President Obama should be commended for his reality-based presentation of what the United States is after in Afghanistan:
ABC’S TERRY MORAN: Define victory in Afghanistan, or maybe that’s not the right word.
OBAMA: I’m always worried about using the word “victory” because, you know, it invokes this notion of Emperor Hirohito coming down and signing a surrender to MacArthur.
You know, we’re not dealing with nation states at this point. We’re concerned with al-Qaeda and the Taliban, al-Qaeda’s allies. So when you have a non-state actor, a shadowy operation like al-Qaeda, our goal is to make sure they can’t attack the United States.
Now I think that’s going to require constant vigilance. But with respect to Afghanistan, what that means is — or Pakistan, for that matter. What that means is that they cannot set up permanent bases and train people from which to launch attacks. And we are confident that if we are assisting the Afghan people and improving their security situation, stabilizing their government, providing help on economic development so they have alternatives to the heroin trade that is now flourishing.
There is and should be a debate over whether whether that goal is in the national interest; whether that goal is achievable; whether that goal is achievable under the current counterinsurgency strategy; and, if those first three questions are affirmatively satisfied, whether that goal is properly resourced. But there shouldn’t be any debate over the fact that seeking “victory” is a category error in this context. al-Qaeda will not surrender or be made to surrender. We are not at war with either Afghanistan or Pakistan. The goal is to erode the capabilities of al-Qaeda so that it no longer threatens the United States or its allies. Therefore, as people who what they’re talking about on Afghanistan observe, because the path to eroding al-Qaeda’s capabilities runs through the active support of the Afghan and Pakistani people, stuff like the widespread corruption of the Afghanistan government is a strategic challenge to U.S. goals. Is “victory” a useful concept when applied to anti-corruption?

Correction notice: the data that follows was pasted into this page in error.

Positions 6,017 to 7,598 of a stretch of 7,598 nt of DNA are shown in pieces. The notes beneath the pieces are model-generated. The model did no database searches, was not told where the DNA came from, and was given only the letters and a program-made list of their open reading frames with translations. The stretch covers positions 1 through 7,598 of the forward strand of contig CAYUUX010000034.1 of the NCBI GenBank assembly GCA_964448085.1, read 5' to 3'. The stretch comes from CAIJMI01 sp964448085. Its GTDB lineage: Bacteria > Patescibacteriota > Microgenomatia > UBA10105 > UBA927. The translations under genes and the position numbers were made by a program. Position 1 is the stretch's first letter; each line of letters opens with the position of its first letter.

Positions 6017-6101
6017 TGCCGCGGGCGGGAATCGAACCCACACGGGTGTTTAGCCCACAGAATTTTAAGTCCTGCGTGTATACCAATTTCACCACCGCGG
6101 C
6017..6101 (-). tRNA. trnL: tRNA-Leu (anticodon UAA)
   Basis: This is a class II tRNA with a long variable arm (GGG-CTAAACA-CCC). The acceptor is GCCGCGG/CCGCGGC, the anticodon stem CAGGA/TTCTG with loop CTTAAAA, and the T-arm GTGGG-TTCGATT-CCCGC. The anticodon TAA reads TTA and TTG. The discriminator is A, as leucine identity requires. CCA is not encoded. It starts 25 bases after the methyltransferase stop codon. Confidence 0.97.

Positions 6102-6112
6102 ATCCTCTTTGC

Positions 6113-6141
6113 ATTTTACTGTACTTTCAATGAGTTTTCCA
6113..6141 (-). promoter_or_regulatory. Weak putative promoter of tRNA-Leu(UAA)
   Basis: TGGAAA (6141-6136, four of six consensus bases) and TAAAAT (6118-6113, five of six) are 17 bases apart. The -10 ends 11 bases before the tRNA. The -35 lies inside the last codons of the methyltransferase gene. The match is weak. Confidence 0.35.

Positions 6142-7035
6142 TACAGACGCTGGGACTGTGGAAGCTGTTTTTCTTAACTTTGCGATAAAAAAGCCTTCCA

There is nothing defeatist or blinkered about this perspective. On the contrary. It’s the beginning — not the end, but the beginning — of strategic thinking about the war in Afghanistan.